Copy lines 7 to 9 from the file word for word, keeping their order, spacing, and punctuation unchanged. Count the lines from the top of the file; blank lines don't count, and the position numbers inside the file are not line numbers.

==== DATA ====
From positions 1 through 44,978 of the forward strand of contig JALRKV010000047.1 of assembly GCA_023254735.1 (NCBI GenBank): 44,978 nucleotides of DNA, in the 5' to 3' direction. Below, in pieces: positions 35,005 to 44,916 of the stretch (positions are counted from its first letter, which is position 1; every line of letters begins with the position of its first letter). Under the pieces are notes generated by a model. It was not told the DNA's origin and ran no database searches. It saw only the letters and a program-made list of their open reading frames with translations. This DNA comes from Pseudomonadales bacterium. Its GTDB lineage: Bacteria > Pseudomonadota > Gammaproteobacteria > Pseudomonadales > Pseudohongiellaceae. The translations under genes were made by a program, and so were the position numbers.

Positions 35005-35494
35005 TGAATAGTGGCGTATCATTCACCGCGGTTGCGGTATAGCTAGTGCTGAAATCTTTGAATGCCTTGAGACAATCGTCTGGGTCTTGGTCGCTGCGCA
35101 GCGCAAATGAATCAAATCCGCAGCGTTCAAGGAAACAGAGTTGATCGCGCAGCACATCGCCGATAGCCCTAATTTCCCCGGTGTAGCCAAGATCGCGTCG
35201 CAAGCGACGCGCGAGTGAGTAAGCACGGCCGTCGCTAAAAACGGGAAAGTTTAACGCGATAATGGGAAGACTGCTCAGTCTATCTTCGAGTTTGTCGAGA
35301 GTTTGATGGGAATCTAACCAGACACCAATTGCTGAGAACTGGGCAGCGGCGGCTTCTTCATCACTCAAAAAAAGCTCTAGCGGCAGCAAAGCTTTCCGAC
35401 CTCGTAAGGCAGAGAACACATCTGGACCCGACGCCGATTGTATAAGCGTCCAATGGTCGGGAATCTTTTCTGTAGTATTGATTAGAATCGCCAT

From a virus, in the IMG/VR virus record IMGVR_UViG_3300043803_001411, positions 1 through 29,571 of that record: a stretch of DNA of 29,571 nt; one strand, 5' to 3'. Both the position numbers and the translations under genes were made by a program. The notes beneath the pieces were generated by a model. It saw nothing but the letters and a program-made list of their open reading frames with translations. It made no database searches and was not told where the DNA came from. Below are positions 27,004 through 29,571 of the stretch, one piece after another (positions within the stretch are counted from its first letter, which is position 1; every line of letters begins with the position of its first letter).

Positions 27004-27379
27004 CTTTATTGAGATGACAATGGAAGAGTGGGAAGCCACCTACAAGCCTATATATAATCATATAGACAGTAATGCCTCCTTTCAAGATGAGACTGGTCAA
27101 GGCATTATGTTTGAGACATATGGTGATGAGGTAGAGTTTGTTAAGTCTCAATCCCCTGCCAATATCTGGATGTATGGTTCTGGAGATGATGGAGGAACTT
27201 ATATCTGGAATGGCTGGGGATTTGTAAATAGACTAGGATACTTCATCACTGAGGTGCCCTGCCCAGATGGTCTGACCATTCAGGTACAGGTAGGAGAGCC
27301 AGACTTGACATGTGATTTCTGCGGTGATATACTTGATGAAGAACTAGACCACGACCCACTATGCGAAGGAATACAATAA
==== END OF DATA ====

35401 CTCGTAAGGCAGAGAACACATCTGGACCCGACGCCGATTGTATAAGCGTCCAATGGTCGGGAATCTTTTCTGTAGTATTGATTAGAATCGCCAT

From a virus, in the IMG/VR virus record IMGVR_UViG_3300043803_001411, positions 1 through 29,571 of that record: a stretch of DNA of 29,571 nt; one strand, 5' to 3'. Both the position numbers and the translations under genes were made by a program. The notes beneath the pieces were generated by a model. It saw nothing but the letters and a program-made list of their open reading frames with translations. It made no database searches and was not told where the DNA came from. Below are positions 27,004 through 29,571 of the stretch, one piece after another (positions within the stretch are counted from its first letter, which is position 1; every line of letters begins with the position of its first letter).

Positions 27004-27379